In London, two teams are formed and prepare their operations, destined as adversaries. Michael 'Mickey Bricks' Stone is out of jail after two years for an unrelated offense; everybody knows... See full summary »
In London, two teams are formed and prepare their operations, destined as adversaries. Michael 'Mickey Bricks' Stone is out of jail after two years for an unrelated offense; everybody knows he will do at least once more what he's good in, in fact the best in Britain: the intricate 'long con', always prepared by his American associate Albert Stroller, who finds and gains the confidence of a wealthy mark; their other known cahoots are Ash Morgan and Stacie Monroe. Meanwhile in the police force, a new man is stepping in as new head of the task force to catch them; his failed predecessor, DS Terri Hodges, fills him in on the findings, and Mickey's correctly presumed next target: businessman Peter Williams. The scam this time is to pretend a computer delay of under a second allows the 'investors' to earn a fortune on oil company Vestron's stock just before it rises as a consequence of its annual report, then pull the plug and run with the 'seed money'. A surprise element, however spotted ... Written by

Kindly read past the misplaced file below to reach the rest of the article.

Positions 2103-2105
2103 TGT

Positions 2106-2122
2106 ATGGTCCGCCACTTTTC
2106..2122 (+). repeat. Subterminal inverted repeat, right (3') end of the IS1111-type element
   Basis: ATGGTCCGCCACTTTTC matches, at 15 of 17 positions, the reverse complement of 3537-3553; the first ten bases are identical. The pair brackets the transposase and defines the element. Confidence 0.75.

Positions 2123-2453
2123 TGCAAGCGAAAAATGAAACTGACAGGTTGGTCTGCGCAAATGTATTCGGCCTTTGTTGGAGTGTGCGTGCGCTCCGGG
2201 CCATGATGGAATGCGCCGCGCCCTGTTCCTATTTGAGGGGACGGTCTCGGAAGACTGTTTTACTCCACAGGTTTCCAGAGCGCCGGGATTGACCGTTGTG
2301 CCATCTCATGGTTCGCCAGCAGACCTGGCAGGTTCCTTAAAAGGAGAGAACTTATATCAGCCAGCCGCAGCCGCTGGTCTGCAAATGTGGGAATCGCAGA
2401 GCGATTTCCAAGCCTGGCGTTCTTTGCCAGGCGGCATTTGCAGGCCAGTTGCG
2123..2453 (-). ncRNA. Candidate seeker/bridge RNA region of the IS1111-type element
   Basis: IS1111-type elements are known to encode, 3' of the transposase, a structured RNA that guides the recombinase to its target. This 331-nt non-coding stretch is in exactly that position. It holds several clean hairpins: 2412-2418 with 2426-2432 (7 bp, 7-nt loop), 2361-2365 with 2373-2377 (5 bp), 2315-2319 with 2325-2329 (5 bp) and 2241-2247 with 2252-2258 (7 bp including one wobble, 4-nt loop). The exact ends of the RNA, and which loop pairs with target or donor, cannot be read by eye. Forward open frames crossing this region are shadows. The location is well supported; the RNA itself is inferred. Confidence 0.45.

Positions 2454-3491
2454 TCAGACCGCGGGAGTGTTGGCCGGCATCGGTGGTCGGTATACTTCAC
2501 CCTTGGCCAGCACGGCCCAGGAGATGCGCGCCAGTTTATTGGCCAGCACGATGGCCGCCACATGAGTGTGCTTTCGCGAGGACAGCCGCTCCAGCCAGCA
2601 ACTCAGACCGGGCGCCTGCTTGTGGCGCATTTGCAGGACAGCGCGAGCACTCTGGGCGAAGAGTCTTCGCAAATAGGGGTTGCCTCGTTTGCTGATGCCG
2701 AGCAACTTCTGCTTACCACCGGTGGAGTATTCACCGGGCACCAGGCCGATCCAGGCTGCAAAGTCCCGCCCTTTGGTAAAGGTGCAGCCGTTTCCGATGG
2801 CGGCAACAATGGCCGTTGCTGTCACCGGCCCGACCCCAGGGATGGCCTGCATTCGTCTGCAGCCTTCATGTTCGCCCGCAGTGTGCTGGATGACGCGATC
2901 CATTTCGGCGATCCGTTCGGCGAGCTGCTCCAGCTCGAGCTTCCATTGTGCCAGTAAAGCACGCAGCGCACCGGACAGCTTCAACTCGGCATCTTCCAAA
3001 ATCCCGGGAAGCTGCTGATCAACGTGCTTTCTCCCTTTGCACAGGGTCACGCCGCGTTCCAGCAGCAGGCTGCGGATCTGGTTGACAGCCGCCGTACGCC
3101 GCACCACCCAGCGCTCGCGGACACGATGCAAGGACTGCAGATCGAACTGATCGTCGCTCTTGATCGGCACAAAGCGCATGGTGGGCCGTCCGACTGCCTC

The sexiest and most stylish show about the con in a long time!
The premiere episode of Hustle is a great introduction to the crew. In the beginning, it's Albert, the older, gentleman, con-man, Mickey Bricks, the young genius master planner, fresh out of prison, Ashe, the expert, who's been reduced to doing the flop, and Stacy, the femme fatale. Mickey tells them all he's getting them together for one last big score.
The con is crashed by Danny, a young up and comer who seems to always be a heart beat away from being caught. To pay him back for crashing his con, Mickey insists on referring to him as "Mr. Redford" during the con.
This episode has a nice "behind the scenes" feel to it, both from the perspective of the con men and the police inspectors, switching back and forth from one view to the other, letting us become familiar with each side of the con coin, so to speak. For example, near the beginning of the episode, we get to see both the police and the con crew doing a briefing on the upcoming job.
This is one of the slicker and more intricate plots in the series, and it serves well to establish the feel of the show. As usual, there are enough hints for someone who's paying very close attention to figure it out. Barely. Most folks will have to watch it two or three times to see all the hints.
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